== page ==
I’m a sucker for books with witty titles, and for ones by this wonderful author, so how could I resist Devon and Hell.

In this memoir Karen Wheeler leaves France behind after living there for eight years and buys the idyllic sounding Plum Tree Cottage on the Devon coast. Unfortunately, she discovers that there’s more to the cottage than meets the eye – lots of little eyes glistening in the darkness. Thus begins a difficult time when instead of moving in and making her new home, she has to tackle lawyers and various trade professionals to sort out the potential problem.

While she’s doing so, there’s more bad news. Her difficult mother, with whom the author has never had an easy relationship, becomes seriously mentally ill. Together with her brothers they deal with the wide-spreading fall-out of this.

Poor Karen begins to feel that the cottage is unlucky and one or two happenings seem to confirm that it is. However, she determinedly continues her work on it, and dealing with her mother, until momentous events bring her closure on her unhappy childhood and new hope for her future.

What you take away from this book is Karen Wheeler’s indomitable spirit. She never gives up, even when right up against the ropes. She retains a sense of humour and a pragmatic approach. She details her experiences in an enjoyable, accessible, honest way, able to present her own foibles as well as her many strengths.

She recreates the beautiful scenery of Devon in wonderful detail, making us feel like we’re walking along the sandy beaches with her.

It’s challenging in that we accompany the author through a difficult time of her life but we learn to respect and admire her, and rejoice that so much that’s positive emerges.

 

Author Bio

Karen Wheeler is a former journalist and national newspaper fashion editor who has successfully published five comic travel memoirs about her life in France, starting with Tout Sweet: Hanging up my High Heels for a New Life in France, which made it to #1 in Amazon’s travel writing book chart.

She wrote for the Financial Times for over fifteen years and is a former fashion editor of the Mail on Sunday. She studied Modern History at Kings College, London University and worked briefly at Sotheby’s art auctioneers before embarking on a career in fashion journalism.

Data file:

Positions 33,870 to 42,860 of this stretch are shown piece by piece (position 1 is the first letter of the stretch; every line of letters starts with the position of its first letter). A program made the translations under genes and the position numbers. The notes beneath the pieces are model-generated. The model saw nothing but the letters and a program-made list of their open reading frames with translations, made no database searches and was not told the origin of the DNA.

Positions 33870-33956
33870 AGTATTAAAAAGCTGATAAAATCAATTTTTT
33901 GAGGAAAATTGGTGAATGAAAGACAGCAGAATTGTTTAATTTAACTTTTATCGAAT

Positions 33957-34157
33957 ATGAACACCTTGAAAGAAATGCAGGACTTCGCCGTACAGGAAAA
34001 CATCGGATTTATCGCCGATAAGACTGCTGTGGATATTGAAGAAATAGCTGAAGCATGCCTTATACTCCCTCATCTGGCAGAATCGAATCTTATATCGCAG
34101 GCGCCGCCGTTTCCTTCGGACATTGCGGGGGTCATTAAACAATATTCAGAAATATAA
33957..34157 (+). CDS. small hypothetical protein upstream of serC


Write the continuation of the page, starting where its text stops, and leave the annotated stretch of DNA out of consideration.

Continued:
During her career she has interviewed many of fashion’s top names including Tom Ford, Karl Lagerfeld, Giorgio Armani and Calvin Klein. Her work has also appeared frequently in Vogue Japan, You magazine, the Daily Mail and Sunday Times Style.

Originally hailing from the north of England, Karen is one of the many ex-pats now returning to the UK – as she points out the food is much better here. She has run holiday cottages, knows the Farrow and Ball colour chart inside out, never turns down a glass of pink champagne and lives near Budleigh Salterton in East Devon with her boyfriend and her dog Biff.

You can read more about her life at www.toutsweet.net – the blog she started while living in rural France; and follow her on Twitter at @mimipompom1

 

Devon and Hell will appeal to fans of Eleanor Oliphant, as well as the armchair renovators who enjoy watching Grand Designs, Homes by the? Sea and Amazing Spaces and to the large number of Brits who are moving to the coast or taking ‘staycations’ in the UK. Devon and Hell is set in Lympstone, an aspirational and newly fashionable area of Devon, which was recently shortlisted in Penelope Keith’s C4 series, Britain’s Best Villages: Village of the Year 2017 and recently saw ?the opening of Lympstone Manor, by Michelin-starred chef Michael Caines.